I warned you there won’t be a post on Thursday. It’s my birthday, and there’s a good chance I’m going to be filthy drunk, playing with little toy soldiers, or maybe getting a new tattoo. Possibly some combination of these things.
But I figured, what the hell, I’d like to talk about something else. This’ll be one of those little rants that’s less about writing and more about being a writer. And it’s a topic you may have heard of before.
There’s a concept that comes up now and then—the starving artist. If you look at the history of writing throughout the 18th and 19th Century, and even the start of the 20th, you’ll see a common thread. Most writers were hungry. Literally. They often couldn’t afford food. They usually lived in crappy apartments. Even the ones living “glamorously” in the ’20s and ‘30s were usually… well, living like crap.
People point this out and use it for all sorts of excuses. They think this proves artists don’t need to get paid. If you were a realwriter, you’d just be doing it for the joy and the excitement of creating stories. You need to starve if you want to be any good at this, so just stop your whining and suffer! It’s not like writing’s a real job anyway.
This is all nonsense, of course. Every bit of it. But, as I’ve brought up here before many times
, it’s easy to just say “that’s wrong.” The harder thing is to explain why something is wrong.
So let’s talk about the four basic flaws people make with the “starving artist” argument.
, they think this is something “real” artists did. They decided to throw themselves into poverty and live on bread crusts and cheap wine while they perfected their craft. It’s what everyone did back then, and it worked for them.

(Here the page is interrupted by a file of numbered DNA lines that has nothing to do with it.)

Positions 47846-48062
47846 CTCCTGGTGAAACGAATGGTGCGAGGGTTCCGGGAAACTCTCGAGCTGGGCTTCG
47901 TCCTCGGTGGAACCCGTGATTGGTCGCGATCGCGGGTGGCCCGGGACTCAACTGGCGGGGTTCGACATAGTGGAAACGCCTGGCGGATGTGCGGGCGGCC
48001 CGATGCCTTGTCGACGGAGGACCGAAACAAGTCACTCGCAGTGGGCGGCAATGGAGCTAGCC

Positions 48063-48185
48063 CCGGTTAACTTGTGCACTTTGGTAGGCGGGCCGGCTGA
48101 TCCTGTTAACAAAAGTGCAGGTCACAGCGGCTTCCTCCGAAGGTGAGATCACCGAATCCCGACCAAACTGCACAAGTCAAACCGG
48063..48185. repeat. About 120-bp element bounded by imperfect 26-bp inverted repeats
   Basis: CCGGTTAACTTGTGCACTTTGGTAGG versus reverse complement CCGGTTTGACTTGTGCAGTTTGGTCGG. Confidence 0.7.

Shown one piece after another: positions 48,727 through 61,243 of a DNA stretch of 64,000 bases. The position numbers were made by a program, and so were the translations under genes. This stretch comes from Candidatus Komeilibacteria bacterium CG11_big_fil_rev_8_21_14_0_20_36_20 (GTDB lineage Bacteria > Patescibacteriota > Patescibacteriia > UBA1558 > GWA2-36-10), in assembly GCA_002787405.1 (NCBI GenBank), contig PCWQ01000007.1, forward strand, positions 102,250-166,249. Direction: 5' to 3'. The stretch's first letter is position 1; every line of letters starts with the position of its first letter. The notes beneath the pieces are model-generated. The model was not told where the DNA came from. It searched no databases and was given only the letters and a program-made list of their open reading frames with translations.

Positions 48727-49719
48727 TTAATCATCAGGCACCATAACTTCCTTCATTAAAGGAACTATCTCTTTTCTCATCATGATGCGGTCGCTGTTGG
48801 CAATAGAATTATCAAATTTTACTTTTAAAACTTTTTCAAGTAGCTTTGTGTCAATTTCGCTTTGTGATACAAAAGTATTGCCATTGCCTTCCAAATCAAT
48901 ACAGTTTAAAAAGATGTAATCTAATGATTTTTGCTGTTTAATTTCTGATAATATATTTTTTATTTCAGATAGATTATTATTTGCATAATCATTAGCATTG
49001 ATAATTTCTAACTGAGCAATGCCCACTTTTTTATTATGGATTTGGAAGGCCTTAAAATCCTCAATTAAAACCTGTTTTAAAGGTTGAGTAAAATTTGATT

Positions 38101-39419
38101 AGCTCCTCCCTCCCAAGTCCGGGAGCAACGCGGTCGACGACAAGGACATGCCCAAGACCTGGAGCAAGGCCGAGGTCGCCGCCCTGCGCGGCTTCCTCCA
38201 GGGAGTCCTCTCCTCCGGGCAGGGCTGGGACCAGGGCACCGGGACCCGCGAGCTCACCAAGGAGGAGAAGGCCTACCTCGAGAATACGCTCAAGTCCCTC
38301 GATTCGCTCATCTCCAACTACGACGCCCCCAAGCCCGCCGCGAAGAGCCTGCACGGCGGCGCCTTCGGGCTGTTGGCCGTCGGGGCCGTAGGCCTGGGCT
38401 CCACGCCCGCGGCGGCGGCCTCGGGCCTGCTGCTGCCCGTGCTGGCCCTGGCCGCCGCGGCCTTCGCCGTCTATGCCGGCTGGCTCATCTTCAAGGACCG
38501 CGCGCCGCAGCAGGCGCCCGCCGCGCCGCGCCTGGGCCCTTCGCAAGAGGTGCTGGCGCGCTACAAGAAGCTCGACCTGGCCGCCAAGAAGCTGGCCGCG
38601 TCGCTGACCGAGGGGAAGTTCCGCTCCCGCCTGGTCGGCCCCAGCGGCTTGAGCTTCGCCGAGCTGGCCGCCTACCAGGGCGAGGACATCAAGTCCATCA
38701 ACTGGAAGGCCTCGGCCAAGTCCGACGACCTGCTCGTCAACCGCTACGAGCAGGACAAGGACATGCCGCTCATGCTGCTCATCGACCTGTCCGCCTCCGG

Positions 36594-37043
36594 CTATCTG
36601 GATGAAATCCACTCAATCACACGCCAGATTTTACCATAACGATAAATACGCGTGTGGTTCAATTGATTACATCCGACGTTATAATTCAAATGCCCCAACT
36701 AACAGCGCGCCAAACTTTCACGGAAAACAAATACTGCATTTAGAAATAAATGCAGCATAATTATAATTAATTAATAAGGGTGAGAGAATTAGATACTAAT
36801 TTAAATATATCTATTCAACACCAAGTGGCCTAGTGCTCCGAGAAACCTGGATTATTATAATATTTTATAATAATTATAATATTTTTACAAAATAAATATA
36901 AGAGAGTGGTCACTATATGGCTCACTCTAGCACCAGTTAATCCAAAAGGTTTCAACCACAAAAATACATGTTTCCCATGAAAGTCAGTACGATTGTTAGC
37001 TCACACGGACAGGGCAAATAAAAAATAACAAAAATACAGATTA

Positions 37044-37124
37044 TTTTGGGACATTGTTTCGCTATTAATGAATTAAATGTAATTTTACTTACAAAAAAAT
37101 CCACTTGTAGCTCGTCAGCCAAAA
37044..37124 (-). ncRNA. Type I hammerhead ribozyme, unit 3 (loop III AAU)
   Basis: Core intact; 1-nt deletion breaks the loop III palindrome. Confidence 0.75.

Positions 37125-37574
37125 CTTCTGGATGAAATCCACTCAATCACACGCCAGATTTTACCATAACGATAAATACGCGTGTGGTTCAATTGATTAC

Okay, let’s pick this apart.
Yes, back in the day… you had to starve for your art. Not because it built character, not so you’d understand suffering, none of that nonsense. I’d be a starving artist because… that’s how I’d learn. I’d work less or take time off altogether, and I’d just write. Write, write, write. Because, again, that’s how I’d learn. There weren’t classes or programs or books or degrees
. No, seriously, there weren’t. That’s a really recent thing (and a rant all in itself). If you wanted to be a writer—a good writer–you learned by writing.
And that meant spending time writing. Which meant… not working on other things. Like maybe a high-paying job. Or any kind of job.
Plus, keep in mind—being a writer back then also meant a serious investment in money. How much do you think these folks wrote a week? 15,000 words? 20,000? That’s a ream of paper every month. Yes, paper. How else do you think they wrote back then? If I had a typewriter—assuming I could fix it myself and didn’t need to pay for maintenance—I’d still need to buy a new ribbon every 200 pages or so (or re-ink the old one, which means buying ink). Plus there’s postage, too (have to submit my work somehow).
Of course, all this skips over the real issue. Does anyone really think those aspiring writers wanted to live in poverty? If they could live in the modern world where everyone has a computer with a word processor, email submissions are the norm, and you can spend four or six or eight years at a university (with housing and a dining commons and medical services)… well, I feel pretty safe thinking very few of those writers of yesteryear would say “Nope—squalor and starvation for me, please.”
when people talk about the starving writer, they romanticize it. We hear stories about Hemingway, Fitzgerald, Stein, and so many others hanging out in Paris and we think, oh, how lovely that must’ve been. All the creativity and support and free exchange of ideas
Truth is… Hemingway was using alcoholism to deal with his PTSD after World War One. Fitzgerald had constant money problems. Hell, a bunch of them were skirting poverty at any given time. Oh, and let’s not forget the Nazis were gaining power in Europe at that point, so that may have caused a bit of tension among the progressive free-thinkers.